There’s an art to that, as well as the science, and a good deal of communication and people skill required. Scott personifies a Red Sox guiding principle to tap the insights of both analysis and scouting—the intangible “seeing the game well” built on years of playing, watching, managing—to get the best result. On game day at Fenway, that plays out in real time as Scott and other top lieutenants watch the game from president of baseball operations Dave Dombrowski’s box. Questions arise, and Scott is there to offer data, discuss what needs to be addressed, anticipate what’s next. 

Colleagues praise Scott for having the patience of a good teacher and the ability to bridge the worlds of “quants,” executives, coaches, and players. “My goal is to get to the point when we feel like we have insights that we’re ready to deliver, to be able to package that up—whether it is just a conversation, an email, a memo—in a way that is easy to digest, really to translate it into baseball language that everyone else speaks here,” Scott says. “It’s an art to try to find the best way to present something and get buy-in. That is everything to me. Buy in on this stuff.”

The analysis of Scott’s unit impacts multiple aspects of the Red Sox operation—draft picks, player development, scouting opponents, strategy, roster management, and blockbuster trades such as the deal that brought pitching ace Chris Sale from Chicago to Boston this year.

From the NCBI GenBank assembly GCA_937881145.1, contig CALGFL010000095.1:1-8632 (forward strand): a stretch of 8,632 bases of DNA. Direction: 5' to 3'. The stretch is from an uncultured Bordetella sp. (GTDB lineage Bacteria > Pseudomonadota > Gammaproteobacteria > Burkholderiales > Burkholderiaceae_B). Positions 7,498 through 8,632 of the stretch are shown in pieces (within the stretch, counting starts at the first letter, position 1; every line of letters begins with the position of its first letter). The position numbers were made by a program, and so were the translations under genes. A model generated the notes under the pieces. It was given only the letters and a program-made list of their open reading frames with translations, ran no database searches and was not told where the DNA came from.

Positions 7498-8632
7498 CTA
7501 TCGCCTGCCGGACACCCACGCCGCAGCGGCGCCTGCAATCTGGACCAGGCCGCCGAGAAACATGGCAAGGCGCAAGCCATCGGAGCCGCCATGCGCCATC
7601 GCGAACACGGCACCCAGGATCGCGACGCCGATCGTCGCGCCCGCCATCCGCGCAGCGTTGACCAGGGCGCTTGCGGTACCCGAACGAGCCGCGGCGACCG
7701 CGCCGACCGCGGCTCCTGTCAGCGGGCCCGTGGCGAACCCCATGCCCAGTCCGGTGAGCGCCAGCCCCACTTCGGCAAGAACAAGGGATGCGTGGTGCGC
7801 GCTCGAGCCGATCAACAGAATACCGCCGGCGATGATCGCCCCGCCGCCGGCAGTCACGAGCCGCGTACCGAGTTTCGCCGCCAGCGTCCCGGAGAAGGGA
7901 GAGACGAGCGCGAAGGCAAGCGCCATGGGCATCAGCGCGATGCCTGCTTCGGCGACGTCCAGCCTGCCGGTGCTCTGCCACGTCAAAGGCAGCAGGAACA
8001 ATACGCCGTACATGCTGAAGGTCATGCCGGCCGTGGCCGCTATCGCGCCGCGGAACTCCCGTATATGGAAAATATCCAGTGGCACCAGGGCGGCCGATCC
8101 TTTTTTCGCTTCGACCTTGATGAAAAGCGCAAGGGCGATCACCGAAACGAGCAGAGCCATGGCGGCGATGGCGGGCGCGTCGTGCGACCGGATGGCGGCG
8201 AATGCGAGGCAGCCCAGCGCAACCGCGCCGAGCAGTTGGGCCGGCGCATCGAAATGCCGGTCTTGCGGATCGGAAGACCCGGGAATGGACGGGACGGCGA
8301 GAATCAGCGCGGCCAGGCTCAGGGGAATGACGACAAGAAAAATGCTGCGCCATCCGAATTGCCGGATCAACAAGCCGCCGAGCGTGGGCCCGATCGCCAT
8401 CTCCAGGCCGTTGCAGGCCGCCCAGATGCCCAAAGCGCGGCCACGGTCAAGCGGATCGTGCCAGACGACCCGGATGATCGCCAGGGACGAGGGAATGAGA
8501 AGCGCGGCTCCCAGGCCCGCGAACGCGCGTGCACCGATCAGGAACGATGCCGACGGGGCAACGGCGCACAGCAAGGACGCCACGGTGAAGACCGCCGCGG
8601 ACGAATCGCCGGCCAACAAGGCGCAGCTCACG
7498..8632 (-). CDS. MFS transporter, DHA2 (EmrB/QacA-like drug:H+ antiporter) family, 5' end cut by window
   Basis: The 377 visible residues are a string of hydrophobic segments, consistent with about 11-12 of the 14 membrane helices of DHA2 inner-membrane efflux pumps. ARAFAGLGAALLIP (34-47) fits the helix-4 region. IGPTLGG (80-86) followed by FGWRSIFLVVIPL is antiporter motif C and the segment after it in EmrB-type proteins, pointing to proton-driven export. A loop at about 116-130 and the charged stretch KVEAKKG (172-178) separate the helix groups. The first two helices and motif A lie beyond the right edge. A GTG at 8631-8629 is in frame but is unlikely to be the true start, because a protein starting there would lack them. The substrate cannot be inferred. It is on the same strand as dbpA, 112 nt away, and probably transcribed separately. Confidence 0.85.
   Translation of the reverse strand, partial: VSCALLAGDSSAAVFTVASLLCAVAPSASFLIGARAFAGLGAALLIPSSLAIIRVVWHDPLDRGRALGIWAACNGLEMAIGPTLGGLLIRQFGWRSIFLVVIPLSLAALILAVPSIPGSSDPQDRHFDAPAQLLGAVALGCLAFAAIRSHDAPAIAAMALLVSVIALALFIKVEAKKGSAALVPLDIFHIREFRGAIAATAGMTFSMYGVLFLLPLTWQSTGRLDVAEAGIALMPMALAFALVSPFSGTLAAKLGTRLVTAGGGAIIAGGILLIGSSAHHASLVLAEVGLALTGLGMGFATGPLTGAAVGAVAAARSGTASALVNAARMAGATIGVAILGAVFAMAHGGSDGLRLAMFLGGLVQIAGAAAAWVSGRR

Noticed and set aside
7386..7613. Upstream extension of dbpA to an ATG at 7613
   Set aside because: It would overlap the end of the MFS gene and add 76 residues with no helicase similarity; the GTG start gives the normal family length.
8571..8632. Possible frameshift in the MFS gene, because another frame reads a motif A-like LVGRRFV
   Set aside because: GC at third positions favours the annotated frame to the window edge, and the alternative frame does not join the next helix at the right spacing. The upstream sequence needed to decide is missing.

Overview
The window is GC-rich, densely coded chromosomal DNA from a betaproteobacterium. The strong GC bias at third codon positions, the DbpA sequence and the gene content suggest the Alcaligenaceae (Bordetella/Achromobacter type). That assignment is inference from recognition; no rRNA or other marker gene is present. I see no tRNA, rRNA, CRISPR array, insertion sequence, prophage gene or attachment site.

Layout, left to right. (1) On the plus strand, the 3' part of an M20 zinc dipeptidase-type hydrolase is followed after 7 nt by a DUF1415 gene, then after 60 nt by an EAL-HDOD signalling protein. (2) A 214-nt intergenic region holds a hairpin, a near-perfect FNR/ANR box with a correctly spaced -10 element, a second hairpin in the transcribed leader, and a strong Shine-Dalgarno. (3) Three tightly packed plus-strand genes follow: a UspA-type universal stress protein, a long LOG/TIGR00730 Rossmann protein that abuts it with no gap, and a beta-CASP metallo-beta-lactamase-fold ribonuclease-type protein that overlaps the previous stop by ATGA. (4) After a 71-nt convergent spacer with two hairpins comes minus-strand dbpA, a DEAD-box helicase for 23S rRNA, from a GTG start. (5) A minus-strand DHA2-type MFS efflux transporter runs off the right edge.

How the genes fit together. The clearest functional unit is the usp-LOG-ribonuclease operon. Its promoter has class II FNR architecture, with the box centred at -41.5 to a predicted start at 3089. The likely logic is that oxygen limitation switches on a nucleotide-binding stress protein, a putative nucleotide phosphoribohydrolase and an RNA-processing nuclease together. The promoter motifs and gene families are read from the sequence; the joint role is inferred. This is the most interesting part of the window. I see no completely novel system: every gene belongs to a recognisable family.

“Zack is really good at synthesizing and communicating complex analytical concepts to decision-makers in an effective way,” says Brian O’Halloran, senior vice president and assistant general manager. “He isn’t afraid to disagree with the prevailing opinion and offers his thoughts with conviction, but in a respectful and productive manner.” 



Scott became a baseball fan with that 1986 season. A few years later, he took the deep dive into baseball statistics when his older brother introduced him to Strat-O-Matic, a dice-and-cards baseball game grounded in MLB player statistics. Reflecting back on Little Zack, Big Zack expresses some bemusement and confesses to something close to obsession. He played out the entire Red Sox season on Strat-O-Matic, kept extensive stats, his parents suggesting he might want to get outside a little more.